You’re right that cycling is more dangerous than car driving, insofar as motorists have a fatality rate of 0.3 deaths per hundred million kilometers and the figure for cyclists is 3.4, but to put that into perspective, being a pedestrian is even more dangerous, with a fatality rate of 4.4 deaths per hundread million kilometers (source: http://www.nao.org.uk/publications/0809/improving_road_safety_for_ped.aspx ) I know you said this, but the problem is that while nobody minds walking somewhere in their normal clothes, cycling is still perceived as an especially dangerous activity, not to be undertaken under any circumstances and especially not without protective cotton wool gear. The irony is that these people are driven back into their cars out of fear, and then proceed to make the roads a whole lot more dangerous by driving around everywhere.

    The image of cycling isn’t as bad as it used to be, although York is still one of the most cycled places in the country and so unfortunately not quite representative. However, you’re right that owning a car is still a sign of being a proper adult…what a coup for the motor manufacturers! If someone has enough money but doesn’t have a car, you should start looking for the beard, the sandals, the Guardian newspaper and the hash pipe. Or something like that.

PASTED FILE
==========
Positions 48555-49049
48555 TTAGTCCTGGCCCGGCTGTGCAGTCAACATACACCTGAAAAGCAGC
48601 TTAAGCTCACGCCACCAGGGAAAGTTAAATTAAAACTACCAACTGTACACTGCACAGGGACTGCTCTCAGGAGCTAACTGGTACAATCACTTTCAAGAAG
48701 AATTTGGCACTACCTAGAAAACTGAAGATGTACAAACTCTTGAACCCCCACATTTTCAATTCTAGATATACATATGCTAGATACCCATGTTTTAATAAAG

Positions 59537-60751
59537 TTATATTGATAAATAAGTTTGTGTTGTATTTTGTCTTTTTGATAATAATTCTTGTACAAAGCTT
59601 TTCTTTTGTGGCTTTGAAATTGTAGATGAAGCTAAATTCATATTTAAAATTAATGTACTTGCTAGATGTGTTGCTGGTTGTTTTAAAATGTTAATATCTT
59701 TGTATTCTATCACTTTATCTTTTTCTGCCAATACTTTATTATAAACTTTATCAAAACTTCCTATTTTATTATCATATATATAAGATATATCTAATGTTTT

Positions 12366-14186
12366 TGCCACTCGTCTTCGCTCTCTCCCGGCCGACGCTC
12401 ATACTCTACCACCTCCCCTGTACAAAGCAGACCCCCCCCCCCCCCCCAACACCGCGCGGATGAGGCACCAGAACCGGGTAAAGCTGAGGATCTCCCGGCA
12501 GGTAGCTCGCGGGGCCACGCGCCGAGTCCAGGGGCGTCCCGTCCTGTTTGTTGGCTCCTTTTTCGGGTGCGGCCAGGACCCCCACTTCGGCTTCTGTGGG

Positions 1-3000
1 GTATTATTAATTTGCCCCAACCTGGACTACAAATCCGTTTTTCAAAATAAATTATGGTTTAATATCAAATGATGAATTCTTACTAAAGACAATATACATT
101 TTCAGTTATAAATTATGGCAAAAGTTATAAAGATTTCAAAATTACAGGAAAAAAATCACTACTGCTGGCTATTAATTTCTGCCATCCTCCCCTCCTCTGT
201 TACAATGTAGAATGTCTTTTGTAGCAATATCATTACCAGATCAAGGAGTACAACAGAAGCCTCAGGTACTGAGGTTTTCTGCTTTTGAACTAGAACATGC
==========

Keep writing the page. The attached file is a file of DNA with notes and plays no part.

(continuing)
Finally, yes yes and yes again about investment in public transport. Roads don’t pay their way, so why should anything else?!

    Reply
  • 6. tiggs  |  Wednesday, 1st July 2009 at 17:46 UTC

    What about rural villages?

    Just a thought….
    tiggs

    Reply
    • 7. Graham Martin  |  Wednesday, 1st July 2009 at 18:15 UTC

      I did wonder if someone might mention this, and indeed, its a big hole in the idea, and a very reasonable thing to mention. I wonder if saying “I won’t own a car by myself” might not be a good plan. But then, what about farmer’s kids, stuck a mile from anyone with whom to share a car, other than family? Yes, these are indeed good questions…